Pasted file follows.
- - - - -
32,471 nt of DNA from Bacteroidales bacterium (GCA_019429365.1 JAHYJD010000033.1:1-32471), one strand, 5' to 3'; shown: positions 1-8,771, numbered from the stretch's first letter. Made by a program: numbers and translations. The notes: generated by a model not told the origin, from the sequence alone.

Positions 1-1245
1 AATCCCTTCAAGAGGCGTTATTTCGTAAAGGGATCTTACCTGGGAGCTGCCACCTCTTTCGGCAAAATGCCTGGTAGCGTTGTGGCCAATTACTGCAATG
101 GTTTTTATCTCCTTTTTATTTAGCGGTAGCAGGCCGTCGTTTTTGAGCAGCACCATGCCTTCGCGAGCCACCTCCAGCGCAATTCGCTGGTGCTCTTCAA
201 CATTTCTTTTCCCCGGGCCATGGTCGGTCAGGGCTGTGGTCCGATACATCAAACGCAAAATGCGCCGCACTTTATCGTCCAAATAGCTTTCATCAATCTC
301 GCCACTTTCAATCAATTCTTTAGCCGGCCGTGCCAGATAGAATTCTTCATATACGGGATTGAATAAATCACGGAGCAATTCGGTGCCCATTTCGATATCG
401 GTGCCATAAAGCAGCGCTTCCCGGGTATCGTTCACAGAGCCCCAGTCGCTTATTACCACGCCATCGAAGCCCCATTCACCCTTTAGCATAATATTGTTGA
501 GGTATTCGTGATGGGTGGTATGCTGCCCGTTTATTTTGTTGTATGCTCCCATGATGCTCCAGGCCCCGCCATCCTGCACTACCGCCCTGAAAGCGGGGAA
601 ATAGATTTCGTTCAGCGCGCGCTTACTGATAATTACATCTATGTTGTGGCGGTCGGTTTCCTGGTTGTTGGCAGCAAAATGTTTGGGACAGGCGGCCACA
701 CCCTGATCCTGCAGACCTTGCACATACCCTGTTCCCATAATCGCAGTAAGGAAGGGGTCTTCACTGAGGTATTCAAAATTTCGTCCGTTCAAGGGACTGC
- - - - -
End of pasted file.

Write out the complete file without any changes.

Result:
32,471 nt of DNA from Bacteroidales bacterium (GCA_019429365.1 JAHYJD010000033.1:1-32471), one strand, 5' to 3'; shown: positions 1-8,771, numbered from the stretch's first letter. Made by a program: numbers and translations. The notes: generated by a model not told the origin, from the sequence alone.

Positions 1-1245
1 AATCCCTTCAAGAGGCGTTATTTCGTAAAGGGATCTTACCTGGGAGCTGCCACCTCTTTCGGCAAAATGCCTGGTAGCGTTGTGGCCAATTACTGCAATG
101 GTTTTTATCTCCTTTTTATTTAGCGGTAGCAGGCCGTCGTTTTTGAGCAGCACCATGCCTTCGCGAGCCACCTCCAGCGCAATTCGCTGGTGCTCTTCAA
201 CATTTCTTTTCCCCGGGCCATGGTCGGTCAGGGCTGTGGTCCGATACATCAAACGCAAAATGCGCCGCACTTTATCGTCCAAATAGCTTTCATCAATCTC
301 GCCACTTTCAATCAATTCTTTAGCCGGCCGTGCCAGATAGAATTCTTCATATACGGGATTGAATAAATCACGGAGCAATTCGGTGCCCATTTCGATATCG
401 GTGCCATAAAGCAGCGCTTCCCGGGTATCGTTCACAGAGCCCCAGTCGCTTATTACCACGCCATCGAAGCCCCATTCACCCTTTAGCATAATATTGTTGA
501 GGTATTCGTGATGGGTGGTATGCTGCCCGTTTATTTTGTTGTATGCTCCCATGATGCTCCAGGCCCCGCCATCCTGCACTACCGCCCTGAAAGCGGGGAA
601 ATAGATTTCGTTCAGCGCGCGCTTACTGATAATTACATCTATGTTGTGGCGGTCGGTTTCCTGGTTGTTGGCAGCAAAATGTTTGGGACAGGCGGCCACA
701 CCCTGATCCTGCAGACCTTGCACATACCCTGTTCCCATAATCGCAGTAAGGAAGGGGTCTTCACTGAGGTATTCAAAATTTCGTCCGTTCAAGGGACTGC